The next wave of invaders were the Zebra and Quagga Mussels. Inedible to native fish, they flourished in the lakes and quickly covered everything. Literally. Including the inflow pipes that provided drinking water and water for industry. The costs for controlling the mussels is mind boggling.

The second part of the book, "The Back Door," tells how Asian Carp are waiting in the Chicago Canal System to invade Lake Michigan; how mussels were carried from the Great Lakes to invade pristine Western Lakes; and addresses the Toledo Water Crisis, created when the Black Swamp was drained and turned into the lush farmland whose fertilizers are carried into the lake to feed the algae.

In Part Three, "The Future," Egan explains how climate change, the bottling of lake water, and the diversion of the water to 'dry' states will impact the future of the Lakes.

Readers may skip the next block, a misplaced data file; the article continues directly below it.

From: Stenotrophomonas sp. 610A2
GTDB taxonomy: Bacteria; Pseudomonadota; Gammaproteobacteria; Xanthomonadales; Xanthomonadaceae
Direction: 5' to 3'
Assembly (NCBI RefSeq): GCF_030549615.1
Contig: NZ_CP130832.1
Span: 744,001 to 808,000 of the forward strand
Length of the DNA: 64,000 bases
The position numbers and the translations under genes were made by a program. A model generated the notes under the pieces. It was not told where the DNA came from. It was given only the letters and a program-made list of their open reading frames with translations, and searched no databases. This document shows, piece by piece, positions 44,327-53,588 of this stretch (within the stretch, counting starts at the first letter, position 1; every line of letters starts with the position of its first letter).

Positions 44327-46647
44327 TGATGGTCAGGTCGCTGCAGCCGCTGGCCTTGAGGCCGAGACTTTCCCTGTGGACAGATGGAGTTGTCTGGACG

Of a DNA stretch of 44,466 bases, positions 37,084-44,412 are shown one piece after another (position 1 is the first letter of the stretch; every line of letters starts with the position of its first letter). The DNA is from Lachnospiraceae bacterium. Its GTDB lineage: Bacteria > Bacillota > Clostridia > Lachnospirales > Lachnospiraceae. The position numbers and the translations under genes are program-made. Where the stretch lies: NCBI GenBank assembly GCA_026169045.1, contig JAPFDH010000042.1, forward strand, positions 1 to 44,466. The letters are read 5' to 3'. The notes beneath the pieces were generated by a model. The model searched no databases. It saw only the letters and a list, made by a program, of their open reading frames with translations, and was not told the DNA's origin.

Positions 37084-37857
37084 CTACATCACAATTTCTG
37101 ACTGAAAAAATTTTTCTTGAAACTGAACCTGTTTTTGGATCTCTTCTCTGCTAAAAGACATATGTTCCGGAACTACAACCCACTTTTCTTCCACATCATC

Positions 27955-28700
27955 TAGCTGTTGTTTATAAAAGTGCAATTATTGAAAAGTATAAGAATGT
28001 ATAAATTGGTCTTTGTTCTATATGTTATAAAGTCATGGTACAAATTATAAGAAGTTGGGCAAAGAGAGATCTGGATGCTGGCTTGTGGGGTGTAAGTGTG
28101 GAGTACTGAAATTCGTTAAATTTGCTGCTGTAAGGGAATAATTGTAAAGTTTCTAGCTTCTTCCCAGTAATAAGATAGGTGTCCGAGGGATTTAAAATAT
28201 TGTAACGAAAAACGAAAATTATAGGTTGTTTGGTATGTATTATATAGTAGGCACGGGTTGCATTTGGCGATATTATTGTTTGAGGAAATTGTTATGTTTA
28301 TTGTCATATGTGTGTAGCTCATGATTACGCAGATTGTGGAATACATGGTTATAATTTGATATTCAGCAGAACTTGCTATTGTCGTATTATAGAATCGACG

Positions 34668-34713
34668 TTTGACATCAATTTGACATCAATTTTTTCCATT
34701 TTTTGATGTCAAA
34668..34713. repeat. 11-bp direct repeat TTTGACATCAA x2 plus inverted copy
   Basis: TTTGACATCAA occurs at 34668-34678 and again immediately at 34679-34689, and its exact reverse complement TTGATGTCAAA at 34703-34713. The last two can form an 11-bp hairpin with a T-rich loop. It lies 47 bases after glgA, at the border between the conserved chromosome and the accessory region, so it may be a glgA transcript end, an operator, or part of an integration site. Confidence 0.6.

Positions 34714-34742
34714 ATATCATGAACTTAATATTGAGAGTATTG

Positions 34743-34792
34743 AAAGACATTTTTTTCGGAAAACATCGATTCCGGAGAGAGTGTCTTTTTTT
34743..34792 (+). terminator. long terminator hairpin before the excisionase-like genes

The final chapter addresses ways to move into a sustainable future for the Great Lakes.

America already is facing a water crisis as glacial ground water is used up and changing weather patterns bring drought. It is urgent that we address how to protect our most important resource--the Lakes, which comprise 20% of the world's fresh water--before it is truly too late.

Egan's book lays out the history and the problems we have wrought in the past. Can we--will we--preserve and restore the Great Lakes? As a new presidential administration takes over with ties to business and unfriendly to science I fear the Federal Government will not provide support.

I received an ARC from the publisher in exchange for a fair and unbiased review.